I was going to start off here by saying, "When I get stressed, I like to go build something as a way of handling the stress." That sounds like a healthy, well-adjusted way of doing things. Create something good while burning off something bad. Win. Win.
Here on this site I can start however I want, but that was a little too rich.
Perhaps it would be more accurately stated as: in the absolutely best cases, when I'm feeling stressed, I go out and use my hands—maybe build a bit of a wall or shelf, maybe dig a hole (for a project, not just... dig a hole somewhere), paint something, tend the garden, etc. Most of the time the response is: pace around the house for as long as it takes—hours, days. This is an undersold benefit of working from home. If I did that in the office, I'd look like a madman. (Actually, I do it in the office, I just walk around different floors of the building, or to other connected buildings.) In the office the best case is working on some little software scripts, which doesn't really remove the stress because I'm always about one line of code away from getting stuck and frustrated, but at least the stress is directed in a useful direction.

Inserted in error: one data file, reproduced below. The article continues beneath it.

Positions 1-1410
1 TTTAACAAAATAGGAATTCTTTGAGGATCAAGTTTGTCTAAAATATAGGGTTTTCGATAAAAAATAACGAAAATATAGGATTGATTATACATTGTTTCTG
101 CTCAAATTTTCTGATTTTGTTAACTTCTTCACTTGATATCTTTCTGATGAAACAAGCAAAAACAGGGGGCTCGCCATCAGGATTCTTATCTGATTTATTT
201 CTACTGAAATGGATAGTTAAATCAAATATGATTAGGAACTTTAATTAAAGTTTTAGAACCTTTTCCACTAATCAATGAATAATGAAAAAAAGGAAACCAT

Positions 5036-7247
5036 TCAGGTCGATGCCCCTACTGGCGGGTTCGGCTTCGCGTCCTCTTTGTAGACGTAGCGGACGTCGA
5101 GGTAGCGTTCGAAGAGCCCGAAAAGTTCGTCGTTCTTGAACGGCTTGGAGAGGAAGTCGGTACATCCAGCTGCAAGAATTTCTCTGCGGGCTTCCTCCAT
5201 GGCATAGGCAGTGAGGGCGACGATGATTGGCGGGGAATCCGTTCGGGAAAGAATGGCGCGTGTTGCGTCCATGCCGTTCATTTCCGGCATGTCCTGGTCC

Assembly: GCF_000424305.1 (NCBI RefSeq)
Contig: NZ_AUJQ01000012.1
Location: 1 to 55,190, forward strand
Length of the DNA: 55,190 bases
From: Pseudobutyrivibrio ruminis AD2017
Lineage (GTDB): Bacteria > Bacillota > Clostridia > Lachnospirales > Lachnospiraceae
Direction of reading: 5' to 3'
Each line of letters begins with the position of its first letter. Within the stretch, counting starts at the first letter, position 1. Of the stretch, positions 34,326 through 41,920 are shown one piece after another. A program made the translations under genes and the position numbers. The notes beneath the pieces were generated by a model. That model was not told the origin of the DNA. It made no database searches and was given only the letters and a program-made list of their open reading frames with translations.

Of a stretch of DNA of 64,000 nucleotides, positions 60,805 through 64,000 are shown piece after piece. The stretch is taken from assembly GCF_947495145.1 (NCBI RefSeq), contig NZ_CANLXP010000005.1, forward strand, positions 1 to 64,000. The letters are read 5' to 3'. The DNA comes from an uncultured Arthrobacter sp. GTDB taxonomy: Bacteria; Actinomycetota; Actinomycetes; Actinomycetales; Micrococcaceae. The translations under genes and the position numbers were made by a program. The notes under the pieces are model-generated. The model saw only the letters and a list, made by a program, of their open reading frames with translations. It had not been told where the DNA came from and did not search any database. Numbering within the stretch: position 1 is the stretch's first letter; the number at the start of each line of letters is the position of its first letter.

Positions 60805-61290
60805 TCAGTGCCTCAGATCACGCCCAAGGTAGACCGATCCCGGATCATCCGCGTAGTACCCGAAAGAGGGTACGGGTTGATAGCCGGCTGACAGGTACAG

I've never tried using a squeezeball. It seems useless.
I'm not feeling stressed now, so it's funny to look back at those times—like looking at a different person. (Like looking at an animal in a zoo.) Being able to pick apart the healthy and unhealthy responses so easily is the kind of gift you only get when you're not in that kind of situation. Now, if only there were a way to springload the healthy, useful response so that it was right there, ready to go, at the right time.